5 June 2002 Optimized approach for microarray scanning
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Proceedings Volume 4623, Functional Monitoring and Drug-Tissue Interaction; (2002); doi: 10.1117/12.469444
Event: International Symposium on Biomedical Optics, 2002, San Jose, CA, United States
Abstract
Two common approaches to imaging fluorescent microarrays include CCD block scan imagers and laser/PMT-based scanners. CCD scanners afford high detector quantum efficiency, simultaneous illumination and detection of multiple pixels (parallelism) with concomitant opportunity to avoid dye saturation and difficult mechanical challenges - contributing to more reproducible measurements. CCD block scanners suffer from artifacts induced by out of focal-plane fluorescent particles - whose blurred image might not be analytically separable from target signal. Confocal scanners have excellent rejection of out-of-plane signals, and their small field of view allows for fine resolution with extremely high numerical apertures in the detection optics. Furthermore, they do not suffer from stitching artifacts commonly found in CCD systems that assemble a large image by tiling multiple blocks. Confocal systems scan continuously point by point, yet their design can be increasingly problematic as attempts are made to combine rapid scanning speeds, tight resolution, and large numerical apertures, where, for example, limitations in the depth of field can be especially worrisome. This paper explores some important principles governing SNR and susceptibility to artifacts for these strategies. Consideration is given to high dynamic range and high-sensitivity scanning approaches based upon CCD's that reap the aforementioned benefits of PMT-based confocal scanners.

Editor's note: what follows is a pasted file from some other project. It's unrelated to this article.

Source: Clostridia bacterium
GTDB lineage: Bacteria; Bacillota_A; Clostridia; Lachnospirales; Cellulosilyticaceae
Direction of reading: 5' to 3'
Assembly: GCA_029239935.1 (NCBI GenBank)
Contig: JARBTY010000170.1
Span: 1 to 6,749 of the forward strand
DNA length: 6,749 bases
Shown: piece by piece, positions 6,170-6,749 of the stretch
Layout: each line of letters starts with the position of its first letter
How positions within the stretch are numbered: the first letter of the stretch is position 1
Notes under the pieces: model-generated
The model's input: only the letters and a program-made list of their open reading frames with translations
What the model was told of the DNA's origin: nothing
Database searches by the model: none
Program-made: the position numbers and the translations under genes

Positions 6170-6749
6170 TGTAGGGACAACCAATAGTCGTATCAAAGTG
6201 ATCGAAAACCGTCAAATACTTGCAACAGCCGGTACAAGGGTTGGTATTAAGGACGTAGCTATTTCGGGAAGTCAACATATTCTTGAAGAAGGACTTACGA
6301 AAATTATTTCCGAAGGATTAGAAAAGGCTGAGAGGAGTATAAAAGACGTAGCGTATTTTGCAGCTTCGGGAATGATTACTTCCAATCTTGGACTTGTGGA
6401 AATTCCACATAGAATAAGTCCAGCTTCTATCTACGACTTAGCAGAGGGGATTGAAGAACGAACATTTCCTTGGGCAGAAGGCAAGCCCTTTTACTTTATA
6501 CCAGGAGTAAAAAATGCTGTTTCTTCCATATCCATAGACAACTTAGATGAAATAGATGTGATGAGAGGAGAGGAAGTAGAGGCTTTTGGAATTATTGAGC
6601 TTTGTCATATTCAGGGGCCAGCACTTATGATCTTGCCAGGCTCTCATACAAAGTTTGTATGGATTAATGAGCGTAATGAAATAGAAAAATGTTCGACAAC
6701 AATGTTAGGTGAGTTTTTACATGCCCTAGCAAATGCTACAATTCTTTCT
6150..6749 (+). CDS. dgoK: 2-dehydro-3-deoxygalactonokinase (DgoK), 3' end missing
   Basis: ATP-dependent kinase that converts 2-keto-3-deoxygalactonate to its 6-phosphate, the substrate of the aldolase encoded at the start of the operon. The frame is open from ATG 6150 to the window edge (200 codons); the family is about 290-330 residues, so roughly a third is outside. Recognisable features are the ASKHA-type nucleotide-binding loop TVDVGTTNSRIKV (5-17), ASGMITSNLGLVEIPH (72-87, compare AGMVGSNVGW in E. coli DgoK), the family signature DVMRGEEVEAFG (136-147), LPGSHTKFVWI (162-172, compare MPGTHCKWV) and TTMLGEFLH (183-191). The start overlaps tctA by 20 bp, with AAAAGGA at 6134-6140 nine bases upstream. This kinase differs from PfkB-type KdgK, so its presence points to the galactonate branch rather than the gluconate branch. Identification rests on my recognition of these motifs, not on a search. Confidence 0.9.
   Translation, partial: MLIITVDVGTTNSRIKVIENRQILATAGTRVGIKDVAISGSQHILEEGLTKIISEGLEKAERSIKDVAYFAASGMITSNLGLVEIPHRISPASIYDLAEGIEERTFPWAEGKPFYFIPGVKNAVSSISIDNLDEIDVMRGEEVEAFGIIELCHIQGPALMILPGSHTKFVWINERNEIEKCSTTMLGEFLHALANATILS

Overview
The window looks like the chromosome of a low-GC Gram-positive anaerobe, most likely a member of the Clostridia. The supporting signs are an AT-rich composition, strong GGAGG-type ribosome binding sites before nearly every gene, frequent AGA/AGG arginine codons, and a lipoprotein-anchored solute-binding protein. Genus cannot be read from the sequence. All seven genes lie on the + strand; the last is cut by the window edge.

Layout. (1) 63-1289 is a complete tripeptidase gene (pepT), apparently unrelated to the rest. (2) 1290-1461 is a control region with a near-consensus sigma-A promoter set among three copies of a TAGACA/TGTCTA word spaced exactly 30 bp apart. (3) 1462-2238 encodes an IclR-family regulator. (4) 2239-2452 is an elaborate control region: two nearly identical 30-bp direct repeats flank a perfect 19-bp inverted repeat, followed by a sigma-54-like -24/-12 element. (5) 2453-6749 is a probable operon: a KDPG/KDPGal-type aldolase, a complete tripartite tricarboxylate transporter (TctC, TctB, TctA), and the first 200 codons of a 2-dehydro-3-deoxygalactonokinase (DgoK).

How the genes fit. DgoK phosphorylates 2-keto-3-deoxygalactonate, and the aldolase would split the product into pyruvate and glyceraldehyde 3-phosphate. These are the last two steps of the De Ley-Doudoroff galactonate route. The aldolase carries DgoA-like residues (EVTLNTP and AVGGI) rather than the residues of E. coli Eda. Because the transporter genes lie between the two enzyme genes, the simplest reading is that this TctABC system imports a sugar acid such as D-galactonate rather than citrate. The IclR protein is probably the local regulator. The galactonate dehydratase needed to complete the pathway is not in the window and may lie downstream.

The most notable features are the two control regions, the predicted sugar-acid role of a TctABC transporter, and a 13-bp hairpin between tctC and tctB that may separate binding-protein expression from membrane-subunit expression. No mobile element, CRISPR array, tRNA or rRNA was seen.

© (2002) COPYRIGHT Society of Photo-Optical Instrumentation Engineers (SPIE). Downloading of the abstract is permitted for personal use only.
Daniel J. Rachlin, "Optimized approach for microarray scanning", Proc. SPIE 4623, Functional Monitoring and Drug-Tissue Interaction, (5 June 2002); doi: 10.1117/12.469444; https://doi.org/10.1117/12.469444
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KEYWORDS
Charge-coupled devices

Photons

Confocal microscopy

Signal to noise ratio

Scanners

Laser scanners

Quantum efficiency

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